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Glencore gives way

The company will reveal its first-half results on 19 July, and the trading division is propping up the collapse in the metals market. 

Mining truck
Source: Bloomberg

Global commodities have been in free fall lately and there is no end in sight to the downward trend the underlying markets have been in. Asset-stripping, holding back on capital expenditure, and reduction of headcount have been common methods used by commodity-related companies to combat the weak prices, but Glencore is better positioned than its rivals as it has an extensive division to take advantage of the market volatility.

The Swiss-based commodity giant has a commodity trading division which generated 42% of its income in 2014, and that same operation produced 32% of group profits in 2013. Much like the large investment banks who amounted vast profits from dealing teams when volatility was high during the credit and debt crisis, Glencore will stand to benefit from the large fluctuations in price in metals and energy products seen this year.

The share price of Glencore is tracking the commodity markets lower, and it is a similar picture across the board, but Glencore isn’t incurring such large falls in net profit. In 2014, the firm revealed a 9% drop in annual earnings, and that is impressive for the mining sector at the moment. In August 2014, Glencore made a takeover offer for Rio Tinto, which was rejected and Rio’s stock has tumbled 20% since. Glencore has been cautious to go on the acquisition trail since, and that tells us all we need to know about its outlook for the commodity sector.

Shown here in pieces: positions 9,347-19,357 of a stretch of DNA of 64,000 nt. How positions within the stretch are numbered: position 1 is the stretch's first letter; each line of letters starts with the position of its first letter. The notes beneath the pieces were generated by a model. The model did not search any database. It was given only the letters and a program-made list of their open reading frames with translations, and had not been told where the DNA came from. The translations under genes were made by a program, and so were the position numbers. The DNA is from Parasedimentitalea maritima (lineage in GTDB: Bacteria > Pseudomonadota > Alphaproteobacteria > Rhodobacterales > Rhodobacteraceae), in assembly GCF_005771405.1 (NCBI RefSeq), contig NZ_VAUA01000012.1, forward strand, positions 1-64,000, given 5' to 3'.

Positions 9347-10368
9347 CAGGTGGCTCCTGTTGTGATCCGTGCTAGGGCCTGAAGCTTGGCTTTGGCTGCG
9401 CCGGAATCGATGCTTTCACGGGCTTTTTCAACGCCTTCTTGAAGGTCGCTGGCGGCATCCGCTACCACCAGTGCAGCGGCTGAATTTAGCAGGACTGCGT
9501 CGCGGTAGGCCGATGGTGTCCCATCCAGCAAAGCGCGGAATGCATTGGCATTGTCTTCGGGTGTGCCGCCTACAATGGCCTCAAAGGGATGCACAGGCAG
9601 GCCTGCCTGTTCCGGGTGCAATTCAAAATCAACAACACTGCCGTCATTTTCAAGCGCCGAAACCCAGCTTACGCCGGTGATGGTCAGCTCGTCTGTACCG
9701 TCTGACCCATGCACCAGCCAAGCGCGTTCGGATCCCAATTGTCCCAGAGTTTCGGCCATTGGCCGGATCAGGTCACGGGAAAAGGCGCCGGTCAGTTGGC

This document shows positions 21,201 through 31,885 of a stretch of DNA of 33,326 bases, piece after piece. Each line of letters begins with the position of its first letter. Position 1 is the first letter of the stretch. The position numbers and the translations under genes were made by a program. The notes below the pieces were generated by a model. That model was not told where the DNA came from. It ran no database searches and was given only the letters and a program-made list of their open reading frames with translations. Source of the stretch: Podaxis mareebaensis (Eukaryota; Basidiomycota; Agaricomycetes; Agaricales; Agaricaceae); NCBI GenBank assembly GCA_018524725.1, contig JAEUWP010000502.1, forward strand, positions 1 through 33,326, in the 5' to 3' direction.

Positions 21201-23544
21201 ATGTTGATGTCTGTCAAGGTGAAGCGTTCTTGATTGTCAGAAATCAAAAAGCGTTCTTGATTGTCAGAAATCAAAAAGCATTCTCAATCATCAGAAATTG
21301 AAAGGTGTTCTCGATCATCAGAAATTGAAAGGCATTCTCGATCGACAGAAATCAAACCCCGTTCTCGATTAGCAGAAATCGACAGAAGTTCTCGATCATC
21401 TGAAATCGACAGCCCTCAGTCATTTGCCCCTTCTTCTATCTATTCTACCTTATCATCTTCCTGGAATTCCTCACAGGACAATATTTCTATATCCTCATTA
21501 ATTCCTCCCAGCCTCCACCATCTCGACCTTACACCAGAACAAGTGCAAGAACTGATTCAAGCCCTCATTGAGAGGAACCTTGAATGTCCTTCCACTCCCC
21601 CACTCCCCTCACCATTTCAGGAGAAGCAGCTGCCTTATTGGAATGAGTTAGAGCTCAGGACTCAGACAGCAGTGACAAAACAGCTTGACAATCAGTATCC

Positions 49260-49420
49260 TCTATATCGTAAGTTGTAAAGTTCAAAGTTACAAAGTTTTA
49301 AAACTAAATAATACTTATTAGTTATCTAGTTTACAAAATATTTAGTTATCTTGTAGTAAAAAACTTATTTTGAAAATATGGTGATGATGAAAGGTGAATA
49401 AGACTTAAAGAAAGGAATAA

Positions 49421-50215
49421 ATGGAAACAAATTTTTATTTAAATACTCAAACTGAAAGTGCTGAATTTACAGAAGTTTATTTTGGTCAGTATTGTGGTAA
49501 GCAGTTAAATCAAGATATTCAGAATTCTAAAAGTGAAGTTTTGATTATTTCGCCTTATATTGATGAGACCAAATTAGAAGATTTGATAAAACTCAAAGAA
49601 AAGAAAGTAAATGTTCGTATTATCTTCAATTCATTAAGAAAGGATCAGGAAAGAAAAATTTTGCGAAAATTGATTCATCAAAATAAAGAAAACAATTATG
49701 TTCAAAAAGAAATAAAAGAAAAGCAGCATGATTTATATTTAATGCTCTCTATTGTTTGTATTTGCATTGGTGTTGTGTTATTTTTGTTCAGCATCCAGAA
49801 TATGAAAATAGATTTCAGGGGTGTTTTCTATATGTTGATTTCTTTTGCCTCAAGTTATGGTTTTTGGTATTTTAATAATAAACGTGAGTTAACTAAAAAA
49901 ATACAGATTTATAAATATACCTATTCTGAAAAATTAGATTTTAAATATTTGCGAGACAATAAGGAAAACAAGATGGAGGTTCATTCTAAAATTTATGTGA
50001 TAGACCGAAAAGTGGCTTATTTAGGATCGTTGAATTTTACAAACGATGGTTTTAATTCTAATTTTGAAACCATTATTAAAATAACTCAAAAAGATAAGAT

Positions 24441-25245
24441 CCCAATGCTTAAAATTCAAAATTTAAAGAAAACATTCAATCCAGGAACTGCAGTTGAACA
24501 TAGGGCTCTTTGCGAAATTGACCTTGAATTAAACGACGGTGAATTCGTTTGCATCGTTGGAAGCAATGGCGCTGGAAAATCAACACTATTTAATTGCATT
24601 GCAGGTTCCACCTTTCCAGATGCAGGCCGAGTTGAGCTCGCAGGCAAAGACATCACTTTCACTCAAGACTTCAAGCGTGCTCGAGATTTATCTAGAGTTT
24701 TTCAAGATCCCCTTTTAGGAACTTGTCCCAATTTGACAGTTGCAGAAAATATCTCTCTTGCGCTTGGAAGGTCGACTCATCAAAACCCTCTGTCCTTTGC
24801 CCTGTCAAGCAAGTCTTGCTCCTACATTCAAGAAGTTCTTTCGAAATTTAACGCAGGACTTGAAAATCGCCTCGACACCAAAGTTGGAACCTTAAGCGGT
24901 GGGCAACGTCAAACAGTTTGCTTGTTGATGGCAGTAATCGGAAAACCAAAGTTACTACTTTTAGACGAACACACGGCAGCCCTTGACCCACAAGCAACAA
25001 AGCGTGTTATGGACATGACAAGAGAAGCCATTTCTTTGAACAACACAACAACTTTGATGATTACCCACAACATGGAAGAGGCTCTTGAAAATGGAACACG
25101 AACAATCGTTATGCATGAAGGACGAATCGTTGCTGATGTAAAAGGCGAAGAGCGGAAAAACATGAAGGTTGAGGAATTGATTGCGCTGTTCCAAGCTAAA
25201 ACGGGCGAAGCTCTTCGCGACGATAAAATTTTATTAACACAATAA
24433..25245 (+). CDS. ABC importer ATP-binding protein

When the firm announces its first-half results the market is expecting revenue of $81.46 billion and adjusted net income of $848 million, and that compares with the second-half revenue and adjusted net income from last year of $107 billion and $2.27 billion respectively. Glencore will report its full-year results in March 2016, and dealers are anticipating revenue of $180 billion and adjusted net income of $2.37 billion, which compares with last year’s revenue and adjusted net income of $221 billion and $4.28 billion respectively.

Equity analysts are bullish on Glencore, and out of the 30 ratings, 13 are buys, 12 are holds, and three are sells. The average target price is 280p, which is 41% above the current price. Investment banks are also bullish on Rio Tinto, and out of the 32 recommendations, 13 are buys, 16 are holds, and three are sells. The average target price is £29.67, which is 15% above the current price.

Now that the share price has dipped under 200p and set a new record low, and given the sentiment surrounding the mining sector is negative, we can expect further declines in the near-term. 

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